Whether you use Internet Explorer, Firefox, Chrome, Safari, or any other browser under the sun you probably make full use of the toolbars that appear above the actual web page content.
From those tool bars you can open a new window or tab, print a web document, view your history, access your bookmarked pages, and even type in the address that you want to access.
When those tool bars, that we seem to take for granted, disappear what do you do? Don't freak out. We have compiled some tech tips for the most popular browsers to help you get those bars back
- In the blank space directly over the displayed web page right click to bring up the menu that lists the tool bars (be sure not to click on any text or the tab).
- From there click on the bars that you want displayed, or undisplayed.
- Enjoy. That's it. Experiment with what you want shown on your browser. Keep in mind that the more bars that are displayed will descrease the area available for the actual web content.
- If the menu bar if there (the bar that has File, Edit, View, History, etc) right click in the pane and select the bars that you want displayed.
- If no bars are displayed just tap the Alt key. This will temporarily display the menu bar. Then revert back to step one.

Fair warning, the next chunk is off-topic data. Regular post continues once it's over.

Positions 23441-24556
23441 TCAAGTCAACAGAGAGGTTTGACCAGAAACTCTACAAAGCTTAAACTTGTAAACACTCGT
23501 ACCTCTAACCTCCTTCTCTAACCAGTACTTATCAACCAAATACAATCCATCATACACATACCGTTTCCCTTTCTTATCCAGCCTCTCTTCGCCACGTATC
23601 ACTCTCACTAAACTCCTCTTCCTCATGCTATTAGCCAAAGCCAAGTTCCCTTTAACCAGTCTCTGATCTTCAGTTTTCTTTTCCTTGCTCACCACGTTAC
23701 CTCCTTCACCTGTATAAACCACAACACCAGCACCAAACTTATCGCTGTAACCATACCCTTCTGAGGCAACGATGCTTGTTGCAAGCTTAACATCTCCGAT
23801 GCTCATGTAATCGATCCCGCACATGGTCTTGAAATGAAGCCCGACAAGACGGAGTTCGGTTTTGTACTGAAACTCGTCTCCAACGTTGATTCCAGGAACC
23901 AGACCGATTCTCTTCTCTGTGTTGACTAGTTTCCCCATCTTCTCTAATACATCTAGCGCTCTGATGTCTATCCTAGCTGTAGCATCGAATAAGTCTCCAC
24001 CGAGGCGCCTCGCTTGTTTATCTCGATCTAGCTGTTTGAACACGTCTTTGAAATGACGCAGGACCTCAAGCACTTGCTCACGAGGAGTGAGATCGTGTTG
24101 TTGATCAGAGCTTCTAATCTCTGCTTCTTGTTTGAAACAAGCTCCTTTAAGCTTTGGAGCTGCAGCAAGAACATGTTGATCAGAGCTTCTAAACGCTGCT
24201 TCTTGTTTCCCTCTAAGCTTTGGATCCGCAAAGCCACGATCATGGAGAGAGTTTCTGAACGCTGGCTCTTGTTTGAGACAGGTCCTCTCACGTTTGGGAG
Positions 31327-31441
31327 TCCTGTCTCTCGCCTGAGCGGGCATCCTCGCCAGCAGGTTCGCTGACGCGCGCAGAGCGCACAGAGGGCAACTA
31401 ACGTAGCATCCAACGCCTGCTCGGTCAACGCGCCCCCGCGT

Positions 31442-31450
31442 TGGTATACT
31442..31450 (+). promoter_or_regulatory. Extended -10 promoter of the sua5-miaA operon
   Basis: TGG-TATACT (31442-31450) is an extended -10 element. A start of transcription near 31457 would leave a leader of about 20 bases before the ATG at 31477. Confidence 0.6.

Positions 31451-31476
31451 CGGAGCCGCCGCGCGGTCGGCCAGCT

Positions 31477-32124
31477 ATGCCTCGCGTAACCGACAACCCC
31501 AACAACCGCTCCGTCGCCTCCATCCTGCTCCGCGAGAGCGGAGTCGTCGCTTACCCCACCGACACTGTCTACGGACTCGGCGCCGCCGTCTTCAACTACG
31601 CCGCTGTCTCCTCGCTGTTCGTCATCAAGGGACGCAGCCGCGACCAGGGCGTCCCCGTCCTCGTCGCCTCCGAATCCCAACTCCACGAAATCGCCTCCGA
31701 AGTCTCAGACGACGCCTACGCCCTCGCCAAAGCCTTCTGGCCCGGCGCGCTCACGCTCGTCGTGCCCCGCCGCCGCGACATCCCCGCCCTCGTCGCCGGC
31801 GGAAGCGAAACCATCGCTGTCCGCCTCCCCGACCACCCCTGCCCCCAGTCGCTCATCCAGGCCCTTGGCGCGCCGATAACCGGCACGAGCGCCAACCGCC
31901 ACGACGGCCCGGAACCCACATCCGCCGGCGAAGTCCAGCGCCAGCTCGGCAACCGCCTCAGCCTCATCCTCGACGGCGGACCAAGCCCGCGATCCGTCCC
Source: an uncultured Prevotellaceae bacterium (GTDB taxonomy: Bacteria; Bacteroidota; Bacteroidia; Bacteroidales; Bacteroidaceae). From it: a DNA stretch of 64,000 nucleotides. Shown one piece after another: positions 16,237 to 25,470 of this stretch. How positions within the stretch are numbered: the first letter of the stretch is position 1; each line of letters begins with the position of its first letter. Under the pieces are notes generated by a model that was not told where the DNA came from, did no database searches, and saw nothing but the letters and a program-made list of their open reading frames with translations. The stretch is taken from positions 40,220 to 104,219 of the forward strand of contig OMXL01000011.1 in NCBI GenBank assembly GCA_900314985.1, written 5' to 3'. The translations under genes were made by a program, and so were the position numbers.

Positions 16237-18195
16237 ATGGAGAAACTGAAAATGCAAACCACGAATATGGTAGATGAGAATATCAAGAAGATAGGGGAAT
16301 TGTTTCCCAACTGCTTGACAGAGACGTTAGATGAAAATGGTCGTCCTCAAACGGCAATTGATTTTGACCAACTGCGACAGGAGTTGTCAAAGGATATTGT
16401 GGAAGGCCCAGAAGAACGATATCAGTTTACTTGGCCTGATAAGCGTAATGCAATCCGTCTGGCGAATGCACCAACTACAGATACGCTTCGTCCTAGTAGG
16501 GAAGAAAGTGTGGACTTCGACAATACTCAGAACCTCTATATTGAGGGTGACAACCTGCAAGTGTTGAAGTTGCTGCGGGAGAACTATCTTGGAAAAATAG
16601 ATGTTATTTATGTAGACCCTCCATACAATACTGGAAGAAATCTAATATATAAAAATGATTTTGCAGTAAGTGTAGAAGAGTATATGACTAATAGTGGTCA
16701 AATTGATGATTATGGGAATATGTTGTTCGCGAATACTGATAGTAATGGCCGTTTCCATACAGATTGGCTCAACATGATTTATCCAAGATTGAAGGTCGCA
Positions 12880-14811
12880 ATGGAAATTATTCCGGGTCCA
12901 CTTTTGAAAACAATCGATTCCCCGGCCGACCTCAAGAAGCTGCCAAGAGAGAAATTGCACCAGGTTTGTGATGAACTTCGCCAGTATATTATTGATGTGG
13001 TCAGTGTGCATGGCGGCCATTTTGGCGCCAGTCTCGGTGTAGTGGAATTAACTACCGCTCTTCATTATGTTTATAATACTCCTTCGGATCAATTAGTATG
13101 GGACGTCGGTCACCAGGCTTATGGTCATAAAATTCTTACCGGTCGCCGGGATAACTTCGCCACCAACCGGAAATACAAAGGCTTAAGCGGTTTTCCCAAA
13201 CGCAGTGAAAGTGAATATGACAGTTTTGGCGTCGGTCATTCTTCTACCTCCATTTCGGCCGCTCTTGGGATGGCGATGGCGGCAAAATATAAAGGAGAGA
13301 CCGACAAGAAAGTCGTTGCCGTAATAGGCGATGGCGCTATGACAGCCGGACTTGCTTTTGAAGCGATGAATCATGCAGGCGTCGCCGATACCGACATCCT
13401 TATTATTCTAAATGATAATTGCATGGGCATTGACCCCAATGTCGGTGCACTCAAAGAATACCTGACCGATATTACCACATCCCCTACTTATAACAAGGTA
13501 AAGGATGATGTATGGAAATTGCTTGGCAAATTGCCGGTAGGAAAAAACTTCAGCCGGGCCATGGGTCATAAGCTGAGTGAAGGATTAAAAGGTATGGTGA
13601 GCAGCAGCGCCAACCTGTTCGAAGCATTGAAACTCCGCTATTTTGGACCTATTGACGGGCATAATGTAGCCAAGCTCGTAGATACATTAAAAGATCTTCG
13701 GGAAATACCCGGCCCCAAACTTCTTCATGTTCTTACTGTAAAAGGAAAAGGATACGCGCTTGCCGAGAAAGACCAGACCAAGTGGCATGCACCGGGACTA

- In order to save space on the screen Google's Chrome does not even offer the toolbars. The navigaion bar is always on the screen and cannot be disabled.
- In order to access your bookmarks, history, and other options click on the wrench icon just to the right of the navigation bar. Sixteen different options show up to help you thoroughly enjoy your Chrome browsing experience.
- Safari simplifies the process by adding two buttons next to the navigation bar.
- The first button looks like a piece of paper with a dog-eared corner. In that button you can do things like opening a new tab or window, saving a web page or printing.
- The other button looks like a gear. The gear button allows you to customize your toolbar. Everything from history to bookmarks to full customization is located here.